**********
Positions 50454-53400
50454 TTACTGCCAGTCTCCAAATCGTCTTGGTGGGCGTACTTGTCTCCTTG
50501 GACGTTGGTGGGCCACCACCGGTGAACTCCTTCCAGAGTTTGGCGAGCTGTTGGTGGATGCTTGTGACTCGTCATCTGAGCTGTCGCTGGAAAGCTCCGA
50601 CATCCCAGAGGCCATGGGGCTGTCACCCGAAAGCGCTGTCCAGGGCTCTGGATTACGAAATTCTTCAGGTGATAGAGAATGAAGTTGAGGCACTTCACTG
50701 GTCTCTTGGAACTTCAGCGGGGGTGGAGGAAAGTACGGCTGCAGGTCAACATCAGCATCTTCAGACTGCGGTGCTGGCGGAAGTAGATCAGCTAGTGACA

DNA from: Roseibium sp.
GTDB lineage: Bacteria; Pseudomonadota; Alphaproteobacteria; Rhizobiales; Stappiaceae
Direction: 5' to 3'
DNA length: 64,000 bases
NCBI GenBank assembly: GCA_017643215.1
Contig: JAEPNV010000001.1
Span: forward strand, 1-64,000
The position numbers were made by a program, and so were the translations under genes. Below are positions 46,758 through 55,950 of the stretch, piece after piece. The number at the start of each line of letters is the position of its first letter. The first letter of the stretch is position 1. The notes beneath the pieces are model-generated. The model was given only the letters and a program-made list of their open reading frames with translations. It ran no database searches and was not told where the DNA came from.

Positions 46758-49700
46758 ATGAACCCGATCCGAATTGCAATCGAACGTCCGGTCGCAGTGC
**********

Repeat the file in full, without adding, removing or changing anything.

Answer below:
Positions 50454-53400
50454 TTACTGCCAGTCTCCAAATCGTCTTGGTGGGCGTACTTGTCTCCTTG
50501 GACGTTGGTGGGCCACCACCGGTGAACTCCTTCCAGAGTTTGGCGAGCTGTTGGTGGATGCTTGTGACTCGTCATCTGAGCTGTCGCTGGAAAGCTCCGA
50601 CATCCCAGAGGCCATGGGGCTGTCACCCGAAAGCGCTGTCCAGGGCTCTGGATTACGAAATTCTTCAGGTGATAGAGAATGAAGTTGAGGCACTTCACTG
50701 GTCTCTTGGAACTTCAGCGGGGGTGGAGGAAAGTACGGCTGCAGGTCAACATCAGCATCTTCAGACTGCGGTGCTGGCGGAAGTAGATCAGCTAGTGACA

DNA from: Roseibium sp.
GTDB lineage: Bacteria; Pseudomonadota; Alphaproteobacteria; Rhizobiales; Stappiaceae
Direction: 5' to 3'
DNA length: 64,000 bases
NCBI GenBank assembly: GCA_017643215.1
Contig: JAEPNV010000001.1
Span: forward strand, 1-64,000
The position numbers were made by a program, and so were the translations under genes. Below are positions 46,758 through 55,950 of the stretch, piece after piece. The number at the start of each line of letters is the position of its first letter. The first letter of the stretch is position 1. The notes beneath the pieces are model-generated. The model was given only the letters and a program-made list of their open reading frames with translations. It ran no database searches and was not told where the DNA came from.

Positions 46758-49700
46758 ATGAACCCGATCCGAATTGCAATCGAACGTCCGGTCGCAGTGC